“I do not seek applause, nor to amuse the people, I want to convince them.” —Abraham Lincoln
In response to a question on February 28, 2011, Dan Van Haften orally demarcarcated the Gettysburg Address in the last 90 seconds of a one hour Extension 720 interview/discussion with Milt Rosenberg on WGN:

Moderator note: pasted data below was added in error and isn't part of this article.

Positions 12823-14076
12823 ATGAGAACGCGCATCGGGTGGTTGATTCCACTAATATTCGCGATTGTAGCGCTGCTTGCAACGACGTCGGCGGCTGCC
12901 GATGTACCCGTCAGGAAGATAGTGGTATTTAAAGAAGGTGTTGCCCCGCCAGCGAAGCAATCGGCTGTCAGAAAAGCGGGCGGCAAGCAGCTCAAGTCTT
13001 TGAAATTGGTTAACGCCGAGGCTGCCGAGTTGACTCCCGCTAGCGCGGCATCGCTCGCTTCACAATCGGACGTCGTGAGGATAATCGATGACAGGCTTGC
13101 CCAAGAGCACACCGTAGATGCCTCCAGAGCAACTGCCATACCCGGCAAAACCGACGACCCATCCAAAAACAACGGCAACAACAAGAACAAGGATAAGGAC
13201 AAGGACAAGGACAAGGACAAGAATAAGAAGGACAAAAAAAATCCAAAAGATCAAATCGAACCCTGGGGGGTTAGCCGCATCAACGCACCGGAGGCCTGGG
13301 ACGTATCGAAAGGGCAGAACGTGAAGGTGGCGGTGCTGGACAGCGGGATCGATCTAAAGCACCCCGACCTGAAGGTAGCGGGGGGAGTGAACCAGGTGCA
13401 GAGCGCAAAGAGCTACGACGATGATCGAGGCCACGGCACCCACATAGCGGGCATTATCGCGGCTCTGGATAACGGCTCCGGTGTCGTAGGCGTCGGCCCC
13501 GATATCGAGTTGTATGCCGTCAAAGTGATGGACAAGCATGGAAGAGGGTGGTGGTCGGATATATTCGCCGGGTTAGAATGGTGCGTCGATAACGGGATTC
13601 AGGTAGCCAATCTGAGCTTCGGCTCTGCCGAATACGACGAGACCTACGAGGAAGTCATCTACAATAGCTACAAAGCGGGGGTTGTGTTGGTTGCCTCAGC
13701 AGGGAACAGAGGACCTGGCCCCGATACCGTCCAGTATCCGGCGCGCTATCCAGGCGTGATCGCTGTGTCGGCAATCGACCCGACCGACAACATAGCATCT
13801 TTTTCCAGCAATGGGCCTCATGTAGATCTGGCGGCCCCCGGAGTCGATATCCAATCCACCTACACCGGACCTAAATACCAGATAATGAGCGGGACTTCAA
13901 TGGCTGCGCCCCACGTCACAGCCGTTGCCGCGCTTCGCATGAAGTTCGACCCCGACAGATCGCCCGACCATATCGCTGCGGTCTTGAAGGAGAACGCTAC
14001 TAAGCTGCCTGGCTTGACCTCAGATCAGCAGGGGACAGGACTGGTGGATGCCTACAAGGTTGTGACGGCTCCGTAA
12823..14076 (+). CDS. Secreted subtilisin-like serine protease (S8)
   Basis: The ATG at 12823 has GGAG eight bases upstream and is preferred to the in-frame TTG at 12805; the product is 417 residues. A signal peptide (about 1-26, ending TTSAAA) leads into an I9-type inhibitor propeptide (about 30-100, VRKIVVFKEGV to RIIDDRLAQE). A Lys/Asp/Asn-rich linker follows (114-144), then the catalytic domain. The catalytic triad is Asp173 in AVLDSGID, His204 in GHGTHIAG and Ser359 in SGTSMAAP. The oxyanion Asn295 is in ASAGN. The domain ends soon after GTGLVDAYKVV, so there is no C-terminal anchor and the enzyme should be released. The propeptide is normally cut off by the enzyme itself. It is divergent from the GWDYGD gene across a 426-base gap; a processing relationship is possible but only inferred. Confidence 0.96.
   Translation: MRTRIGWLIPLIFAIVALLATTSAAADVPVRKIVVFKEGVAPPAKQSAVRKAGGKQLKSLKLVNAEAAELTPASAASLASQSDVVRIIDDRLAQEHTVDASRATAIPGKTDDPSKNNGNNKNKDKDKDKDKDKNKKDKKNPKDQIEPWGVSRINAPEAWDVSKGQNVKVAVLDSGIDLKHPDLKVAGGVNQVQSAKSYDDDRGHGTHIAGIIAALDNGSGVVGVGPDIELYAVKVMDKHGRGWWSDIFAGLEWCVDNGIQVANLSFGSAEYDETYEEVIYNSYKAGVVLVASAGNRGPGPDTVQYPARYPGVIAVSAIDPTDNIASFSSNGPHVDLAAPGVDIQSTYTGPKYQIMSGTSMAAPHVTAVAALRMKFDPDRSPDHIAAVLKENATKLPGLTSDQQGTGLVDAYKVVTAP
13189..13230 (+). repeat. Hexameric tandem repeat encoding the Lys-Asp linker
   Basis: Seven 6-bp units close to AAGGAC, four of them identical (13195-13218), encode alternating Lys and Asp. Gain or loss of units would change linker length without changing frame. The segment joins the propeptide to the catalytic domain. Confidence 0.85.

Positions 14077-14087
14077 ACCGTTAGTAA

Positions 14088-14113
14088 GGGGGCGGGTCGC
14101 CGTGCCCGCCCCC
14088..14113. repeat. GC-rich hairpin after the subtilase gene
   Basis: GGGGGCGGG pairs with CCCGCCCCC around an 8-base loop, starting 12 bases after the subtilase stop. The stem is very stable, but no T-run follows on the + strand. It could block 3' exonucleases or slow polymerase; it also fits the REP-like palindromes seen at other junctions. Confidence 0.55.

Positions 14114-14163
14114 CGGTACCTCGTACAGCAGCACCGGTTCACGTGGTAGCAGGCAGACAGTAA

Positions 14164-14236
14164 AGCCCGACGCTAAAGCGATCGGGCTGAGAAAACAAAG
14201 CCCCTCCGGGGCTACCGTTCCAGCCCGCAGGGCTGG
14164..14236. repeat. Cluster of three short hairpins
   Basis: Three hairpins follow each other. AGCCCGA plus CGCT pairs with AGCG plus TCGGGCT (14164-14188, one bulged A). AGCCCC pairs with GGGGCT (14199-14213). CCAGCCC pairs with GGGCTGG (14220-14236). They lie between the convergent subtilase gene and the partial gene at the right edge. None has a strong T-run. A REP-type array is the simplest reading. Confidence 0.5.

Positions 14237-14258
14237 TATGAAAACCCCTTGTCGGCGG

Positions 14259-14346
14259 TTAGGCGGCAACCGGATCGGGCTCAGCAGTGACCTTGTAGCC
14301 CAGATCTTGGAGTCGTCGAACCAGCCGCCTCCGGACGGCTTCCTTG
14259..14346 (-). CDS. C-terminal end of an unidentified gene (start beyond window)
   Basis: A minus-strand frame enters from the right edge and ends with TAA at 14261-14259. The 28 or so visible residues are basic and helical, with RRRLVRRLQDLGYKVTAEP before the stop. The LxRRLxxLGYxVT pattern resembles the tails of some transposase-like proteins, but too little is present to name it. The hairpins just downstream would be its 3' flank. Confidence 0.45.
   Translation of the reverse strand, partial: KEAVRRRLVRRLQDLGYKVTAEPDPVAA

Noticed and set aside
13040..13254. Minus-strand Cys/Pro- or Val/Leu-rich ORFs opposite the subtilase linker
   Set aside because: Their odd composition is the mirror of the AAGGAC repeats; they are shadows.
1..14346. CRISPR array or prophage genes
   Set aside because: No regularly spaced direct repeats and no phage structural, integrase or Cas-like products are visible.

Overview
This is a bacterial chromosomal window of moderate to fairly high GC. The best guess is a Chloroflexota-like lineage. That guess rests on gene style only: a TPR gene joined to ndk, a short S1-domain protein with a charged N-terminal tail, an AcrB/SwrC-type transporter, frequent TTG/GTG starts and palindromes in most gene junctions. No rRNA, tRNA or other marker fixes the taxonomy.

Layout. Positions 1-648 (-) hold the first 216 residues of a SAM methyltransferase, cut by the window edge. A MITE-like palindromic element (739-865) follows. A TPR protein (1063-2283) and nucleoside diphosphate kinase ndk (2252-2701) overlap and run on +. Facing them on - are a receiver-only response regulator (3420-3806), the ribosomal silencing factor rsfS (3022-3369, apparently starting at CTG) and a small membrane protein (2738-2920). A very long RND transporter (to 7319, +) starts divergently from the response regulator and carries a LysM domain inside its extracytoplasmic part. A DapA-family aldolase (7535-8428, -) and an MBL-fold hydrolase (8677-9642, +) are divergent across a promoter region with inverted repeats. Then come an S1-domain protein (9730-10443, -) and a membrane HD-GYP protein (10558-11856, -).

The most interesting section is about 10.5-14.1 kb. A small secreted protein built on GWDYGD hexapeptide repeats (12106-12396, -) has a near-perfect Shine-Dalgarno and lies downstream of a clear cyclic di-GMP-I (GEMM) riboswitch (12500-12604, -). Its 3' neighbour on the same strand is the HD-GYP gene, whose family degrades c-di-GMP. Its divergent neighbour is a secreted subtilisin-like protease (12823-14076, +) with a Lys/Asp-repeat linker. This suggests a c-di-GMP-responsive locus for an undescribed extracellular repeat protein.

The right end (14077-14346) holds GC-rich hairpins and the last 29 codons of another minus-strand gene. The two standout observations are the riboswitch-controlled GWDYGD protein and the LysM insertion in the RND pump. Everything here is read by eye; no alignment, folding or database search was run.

The Gettysburg Address starts out with the given: “Four score and seven years ago …” The sought from the enunciation is “testing whether that nation, or any nation so conceived and so dedicated, can long endure.” And then the exposition: “We are met on a great battle-field of that war.” The specification restates more precisely the sought from the enunciation: “We have come to dedicate a portion of that field, as a final resting place for those who here gave their lives that that nation might live.” So the whole point of the Gettysburg Address is that the nation might live. And then he goes through a construction, and in the proof Lincoln states what we need to do to make the nation live: “ “… to be dedicated here to the unfinished work…”  “…to be here dedicated to the great task remaining before us…”  “…take increased devotion to that cause and  “… highly resolve that these dead shall not have died in vain—.” In the conclusion Lincoln reverts to the sought from the enunciation, stating “that this nation, under God, shall have a new birth of freedom—and that government of the people, by the people, for the people, shall not perish from the earth.” The key phrase there is that this nation shall not perish from the earth.
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